Photo by Flickr user Ashley Moore
My guide to drinking Gin in the Spring–with classic tipples. The snow is beginning to melt and soon green will begin to appear. Spring is upon us and its time to shake off the hibernation cobwebs and load up on energy and excitement as the mating period is about to begin! Here are five classics gin cocktails with my recommended ratios that I believe are best suited for Spring:
The Bees Knees-originated during our prohibition in the 1920s. The phrase “bee’s knees” was prohibition-era slang for “top notch”. Citrus & honey were often used to mask the cheap smell & taste of bathtub gin; believed to be the favorite of F. Scott Fitzgerald. I recommend a rye-based or aged gin that adds a bit of “weight” to the mix. If you have a a sweet tooth and have a Winnie the Poo fondness for honey, try it with the craft honey-heavy gin, Bar Hill.
2 oz of gin
0.5 oz of Runny Honey*
0.5 oz of fresh-squeezed lemon juice
Shake ingredients over ice and serve in a coup.
*Runny honey is a British mixologist term for diluted honey (1:1) water to honey. Caution: do not make massive amounts of Runny Honey ahead of time; water is introduced to honey it will inevitable combine with yeast (naturally in the air) and start the chain reaction of converting the sugar to alcohol making a prehistoric mead…or maybe you want to do this intentionally…
Created by Harry MacElhone of Harry’s New York bar in Paris sometime in the 1920s. The name derives in honor of the work of Dr. Voronoff, who attempted to delay the ageing process by transplanting monkey testicles…eh…cheers! A fine example of an absinthe cocktail that is well balanced by sweet and citrus. Any strength of juniper gin can work in this cocktail, but I would tend to go to a heavier juniper gin.
1.5oz of gin
0.25 oz absinthe
½ orange fresh-squeezed
Heavy dash of real grenadine
Shaken over ice and strained into a coup glass
Corpse Reviver #2
The most popular of the Corpse Reviver cocktails, intended to be a “hair of the dog” hangover. First published in 1930 in Harry Craddock’s Savoy cocktail book with these instructions: “to be taken before 11am, or whenever steam and energy are needed.” I recommend a heavy juniper gin.
1.0 oz of gin
0.5 oz of Lillet Blanc
0.5 oz fresh-squeezed lime juice
0.5 oz of Cointreau
Dash of absinthe
Shaken over ice and strained into a coup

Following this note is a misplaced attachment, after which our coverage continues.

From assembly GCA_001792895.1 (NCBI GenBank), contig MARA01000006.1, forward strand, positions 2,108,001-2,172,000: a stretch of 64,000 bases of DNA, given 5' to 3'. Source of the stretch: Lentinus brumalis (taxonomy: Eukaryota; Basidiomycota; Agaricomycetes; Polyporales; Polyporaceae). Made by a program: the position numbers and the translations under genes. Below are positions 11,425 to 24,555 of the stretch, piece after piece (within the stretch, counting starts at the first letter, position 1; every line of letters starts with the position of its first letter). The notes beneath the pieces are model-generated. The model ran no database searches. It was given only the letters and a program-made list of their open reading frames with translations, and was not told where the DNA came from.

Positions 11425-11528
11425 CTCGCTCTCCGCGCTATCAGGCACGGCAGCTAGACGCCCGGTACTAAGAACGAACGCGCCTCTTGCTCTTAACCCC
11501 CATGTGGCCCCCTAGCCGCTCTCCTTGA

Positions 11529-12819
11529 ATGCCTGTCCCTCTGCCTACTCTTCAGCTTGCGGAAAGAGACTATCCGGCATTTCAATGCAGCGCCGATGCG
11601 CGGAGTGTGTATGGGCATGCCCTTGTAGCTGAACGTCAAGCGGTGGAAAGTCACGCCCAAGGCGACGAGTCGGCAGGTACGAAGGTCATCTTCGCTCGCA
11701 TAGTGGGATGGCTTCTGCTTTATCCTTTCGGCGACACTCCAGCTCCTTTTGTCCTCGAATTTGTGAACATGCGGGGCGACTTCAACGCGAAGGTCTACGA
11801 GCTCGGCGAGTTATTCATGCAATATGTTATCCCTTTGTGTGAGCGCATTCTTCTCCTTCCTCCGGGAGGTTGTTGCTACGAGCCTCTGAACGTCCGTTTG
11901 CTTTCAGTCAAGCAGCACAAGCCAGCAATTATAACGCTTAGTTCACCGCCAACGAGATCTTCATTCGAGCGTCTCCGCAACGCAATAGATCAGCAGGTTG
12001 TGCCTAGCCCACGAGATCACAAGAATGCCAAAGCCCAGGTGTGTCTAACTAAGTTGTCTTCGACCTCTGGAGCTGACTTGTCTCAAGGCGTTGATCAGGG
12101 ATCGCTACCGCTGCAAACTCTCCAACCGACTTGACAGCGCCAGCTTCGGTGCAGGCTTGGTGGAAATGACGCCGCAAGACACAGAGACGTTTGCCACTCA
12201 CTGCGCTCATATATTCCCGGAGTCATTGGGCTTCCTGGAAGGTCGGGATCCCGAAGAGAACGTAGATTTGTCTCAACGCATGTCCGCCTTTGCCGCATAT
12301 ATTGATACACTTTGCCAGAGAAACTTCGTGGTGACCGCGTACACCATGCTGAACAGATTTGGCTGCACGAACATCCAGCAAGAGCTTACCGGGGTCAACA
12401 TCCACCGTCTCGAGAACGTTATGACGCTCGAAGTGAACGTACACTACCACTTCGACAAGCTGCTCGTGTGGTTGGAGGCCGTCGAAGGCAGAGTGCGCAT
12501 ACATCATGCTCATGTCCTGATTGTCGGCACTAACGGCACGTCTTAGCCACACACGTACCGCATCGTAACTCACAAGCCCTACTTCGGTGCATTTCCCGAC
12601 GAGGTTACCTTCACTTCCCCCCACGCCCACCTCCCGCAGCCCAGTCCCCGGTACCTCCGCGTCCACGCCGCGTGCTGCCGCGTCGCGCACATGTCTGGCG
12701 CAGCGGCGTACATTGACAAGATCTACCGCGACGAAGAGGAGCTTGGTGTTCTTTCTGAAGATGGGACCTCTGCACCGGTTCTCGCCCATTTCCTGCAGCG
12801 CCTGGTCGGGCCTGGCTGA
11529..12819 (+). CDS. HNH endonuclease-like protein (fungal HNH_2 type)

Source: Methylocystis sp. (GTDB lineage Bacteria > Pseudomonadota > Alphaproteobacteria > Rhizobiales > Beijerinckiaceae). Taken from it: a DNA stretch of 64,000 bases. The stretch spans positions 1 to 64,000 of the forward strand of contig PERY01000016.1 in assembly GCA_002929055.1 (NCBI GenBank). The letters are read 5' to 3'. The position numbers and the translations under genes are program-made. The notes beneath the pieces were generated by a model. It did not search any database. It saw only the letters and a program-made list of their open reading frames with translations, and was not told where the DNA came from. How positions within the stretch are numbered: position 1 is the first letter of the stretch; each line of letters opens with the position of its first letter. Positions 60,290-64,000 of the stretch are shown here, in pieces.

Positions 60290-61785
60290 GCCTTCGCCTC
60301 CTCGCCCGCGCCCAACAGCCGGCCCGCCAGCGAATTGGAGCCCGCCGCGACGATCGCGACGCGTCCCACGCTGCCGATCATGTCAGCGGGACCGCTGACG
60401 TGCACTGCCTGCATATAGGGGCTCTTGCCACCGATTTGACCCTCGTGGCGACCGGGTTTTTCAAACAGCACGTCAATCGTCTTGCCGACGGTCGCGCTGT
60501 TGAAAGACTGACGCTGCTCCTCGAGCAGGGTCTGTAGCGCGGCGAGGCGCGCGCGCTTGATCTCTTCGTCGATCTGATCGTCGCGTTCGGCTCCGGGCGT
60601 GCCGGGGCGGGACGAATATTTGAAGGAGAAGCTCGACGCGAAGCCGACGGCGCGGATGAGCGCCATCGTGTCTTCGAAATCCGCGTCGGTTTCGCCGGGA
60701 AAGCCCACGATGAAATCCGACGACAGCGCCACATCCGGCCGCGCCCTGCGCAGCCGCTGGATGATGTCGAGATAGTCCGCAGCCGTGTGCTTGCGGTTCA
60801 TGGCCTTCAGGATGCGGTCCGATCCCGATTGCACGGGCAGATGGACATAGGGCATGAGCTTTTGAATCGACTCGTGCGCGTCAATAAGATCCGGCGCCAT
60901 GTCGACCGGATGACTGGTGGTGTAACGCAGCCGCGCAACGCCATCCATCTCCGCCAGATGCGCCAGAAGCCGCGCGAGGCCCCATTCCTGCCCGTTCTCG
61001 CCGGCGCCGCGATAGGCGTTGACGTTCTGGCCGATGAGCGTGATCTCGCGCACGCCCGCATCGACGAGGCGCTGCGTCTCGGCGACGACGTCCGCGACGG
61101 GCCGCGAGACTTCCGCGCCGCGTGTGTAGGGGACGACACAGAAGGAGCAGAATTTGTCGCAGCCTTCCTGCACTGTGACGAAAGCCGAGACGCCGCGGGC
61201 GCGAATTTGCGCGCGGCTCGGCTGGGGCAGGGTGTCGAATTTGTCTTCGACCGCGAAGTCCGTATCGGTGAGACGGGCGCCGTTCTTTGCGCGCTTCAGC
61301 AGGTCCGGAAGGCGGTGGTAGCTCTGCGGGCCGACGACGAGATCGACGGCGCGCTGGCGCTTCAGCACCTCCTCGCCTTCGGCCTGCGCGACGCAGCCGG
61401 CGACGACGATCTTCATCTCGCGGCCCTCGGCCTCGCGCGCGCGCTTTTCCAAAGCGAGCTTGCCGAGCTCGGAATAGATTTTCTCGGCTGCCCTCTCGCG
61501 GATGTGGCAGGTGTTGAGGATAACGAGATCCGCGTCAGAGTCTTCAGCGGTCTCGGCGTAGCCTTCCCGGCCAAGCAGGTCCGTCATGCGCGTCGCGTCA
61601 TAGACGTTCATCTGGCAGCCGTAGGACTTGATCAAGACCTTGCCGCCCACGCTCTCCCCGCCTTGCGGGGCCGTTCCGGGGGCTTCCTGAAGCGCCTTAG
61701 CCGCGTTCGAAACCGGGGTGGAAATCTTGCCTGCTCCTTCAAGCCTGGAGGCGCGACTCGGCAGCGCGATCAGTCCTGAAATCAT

Ramos Gin Fizz
The secret recipe of the Imperial Cabinet Bar in New Orleans that was created in 1888. Over 20 bartenders were working at once, making nothing but this cocktail and still struggled to keep up with demand. The wildly popular & profitable bar like many fine institutions, however, met its end with American prohibition. At the onset of prohibition, Henry Ramos’ brother as a “screw you” to the government, published the secret recipe in a full page advertisement. This is a remarkable classic drink with the perfect balance of sweet and sour and a fluffy mouth feel. The longer you shake the ingredients without ice and then with ice the better-10 minutes should yield a wonderful drink and a great arm workout.
Any strength of juniper gin can work in this cocktail
1.5 oz of Gin
0.5 oz of fresh-squeezed lemon
0.5 oz of fresh-squeezed lime
0.5 agave nectar with drops of orange blossom water added
0.5 oz egg white
1.0 oz double heavy cream
Dry shake all ingredients, then add ice and shake
Pour over ice and top w soda in collins
Created sometime between 1911 and 1915 by Chinese-born Ngiam Tong Boon at the Long Bar in the Raffles Hotel, Singapore. There is huge debate over the original name and ingredients, and not even the Raffles Hotel knows for sure. Gin, Cherry Brandy & Benedictine are certain and the cherry brandy is primarily what distinguishes it from other slings. Such a famous creation that so few have actually tasted.
Recommend a heavy juniper gin or rye-based gin
1.5 oz of gin
1.0 oz Benedictine
0.5 oz Cherry Heering
0.5 oz fresh squeezed lemon
Stir in highball glass filled with ice and top w/ soda
2 dashes of orange & angostura bitters